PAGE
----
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Money vs. Currency

 

By Kane McGukin at The Mesh Point

Money is unique. Its properties are what give it value in comparison to other choices. Money is generally hard to replicate and lasts for long periods, thus making it a great value store.

Currency on the other hand is none of these things.

Currency’s value is its seamless ability to transact quickly. Making it an instrument that declines in value. Spend it now for excitement, or feel the pains of disappointment in the future.

Currency, like age, brings about great decline. Ever so rapidly as the years go by. Slowly degrading at first, and then exponentially in the latter stages.

Unlike money, currency does not store value, but rather, erodes it. However, currency does provide financial engineers the illusion of providing value and stability. It provides the ability to wave a magic wand and act with sleight of hand.

In a world filled with broken money. With currency abound. With the world’s population up in arms over not having enough money that stores value; it’s surprising to see how quickly we are willing to shift from a solution like Bitcoin. To then go and charge after trying to create another mechanically broken currency on top of a store of value asset. The process taking place brings back memories of how dollars were built on the back of gold.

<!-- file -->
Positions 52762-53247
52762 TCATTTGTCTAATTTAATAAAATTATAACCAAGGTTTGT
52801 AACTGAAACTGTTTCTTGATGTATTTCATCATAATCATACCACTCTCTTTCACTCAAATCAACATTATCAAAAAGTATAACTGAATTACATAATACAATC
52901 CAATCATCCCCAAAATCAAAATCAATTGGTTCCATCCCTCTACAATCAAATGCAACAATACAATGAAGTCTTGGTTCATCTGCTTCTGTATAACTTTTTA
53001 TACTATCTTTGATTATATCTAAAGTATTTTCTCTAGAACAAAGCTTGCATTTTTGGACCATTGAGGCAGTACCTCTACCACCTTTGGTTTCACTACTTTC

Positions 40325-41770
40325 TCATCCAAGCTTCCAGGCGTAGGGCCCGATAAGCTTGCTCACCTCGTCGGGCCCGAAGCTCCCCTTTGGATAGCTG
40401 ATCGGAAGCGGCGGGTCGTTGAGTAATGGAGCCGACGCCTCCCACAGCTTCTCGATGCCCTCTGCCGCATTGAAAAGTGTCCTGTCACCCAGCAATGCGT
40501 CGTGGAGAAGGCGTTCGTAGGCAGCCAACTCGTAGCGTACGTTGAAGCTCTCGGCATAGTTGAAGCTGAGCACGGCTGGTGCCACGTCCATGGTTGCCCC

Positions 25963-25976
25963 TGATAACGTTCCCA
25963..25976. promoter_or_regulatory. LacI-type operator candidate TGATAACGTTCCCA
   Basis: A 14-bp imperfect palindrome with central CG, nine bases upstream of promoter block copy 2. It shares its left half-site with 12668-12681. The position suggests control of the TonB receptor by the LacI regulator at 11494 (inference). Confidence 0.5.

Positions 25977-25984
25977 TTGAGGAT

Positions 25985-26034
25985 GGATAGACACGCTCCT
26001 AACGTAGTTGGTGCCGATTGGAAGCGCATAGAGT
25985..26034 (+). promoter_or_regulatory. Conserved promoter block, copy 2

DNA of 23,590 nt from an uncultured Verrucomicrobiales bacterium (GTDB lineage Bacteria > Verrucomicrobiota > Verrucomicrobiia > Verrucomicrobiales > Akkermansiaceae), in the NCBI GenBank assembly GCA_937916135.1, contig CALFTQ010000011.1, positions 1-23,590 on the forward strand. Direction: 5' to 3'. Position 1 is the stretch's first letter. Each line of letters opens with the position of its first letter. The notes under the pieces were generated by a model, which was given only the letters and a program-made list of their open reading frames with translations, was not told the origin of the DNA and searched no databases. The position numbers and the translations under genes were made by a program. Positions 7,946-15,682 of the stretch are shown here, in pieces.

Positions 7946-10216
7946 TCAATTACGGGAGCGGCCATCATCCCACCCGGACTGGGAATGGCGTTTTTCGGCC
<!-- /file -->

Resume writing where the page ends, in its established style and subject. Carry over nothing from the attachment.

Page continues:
I guess that’s human nature and the story that’s repeatedly told on the timeline of money.

Innovation for innovation’s sake???

Money is Faith and Faith is Money

Few laws dictate how we operate and those laws apply regardless of what century we live in. Those laws are bound by faith.

The predictability of these laws is what gives us faith. The predictability of true money, rather than the chaos of currency, is what gives us faith in storing value.

The interesting thing is money and wealth are no different, rooted in the same laws of faith. Thus, there are few monies… few things we can all agree to give faith to and store value in over time.

Fire for the caveman > art, gold & jewelry > real estate and coins in the middle ages > energy > and now digital assets like Bitcoin.

True stores of value are immutable.

They are assets that transend time. So, if we take this approach and realize that few things create our stores of value, then what are the seven ventures (ECC 11:2-6) we have to choose from?

Why Market Cap Matters

Market cap has always been a misnomer for me. It doesn’t matter at the individual level. It doesn’t tell you anything. It is just shares outstanding x price. What I mean by this is the market cap of a stock is not a signal. It only tells you the size of one company relative to another.

However, it’s different when you talk about asset classes, industries, or big pools of assets. Why?

Because there are relatively few places we can store value. So, if you view the size of one asset class relative to another you can begin to derive value from it. You begin to see what the 8,100,000,000 people of the world find valuable.

You begin to understand where people place their faith. You can see what people deem as money → what we consider value stores. In other words, you can see the seven ventures that we prefer to invest in. Storing value means that you decide at some point to trade some of that value for something you desire more. It doesn’t mean that you hold it forever.

We all hold a mix of assets that store value and we choose to liquidate those at varying degrees depending upon which best solves our moment of need. Naturally, some are more liquid than others and some have larger tradeoffs than others.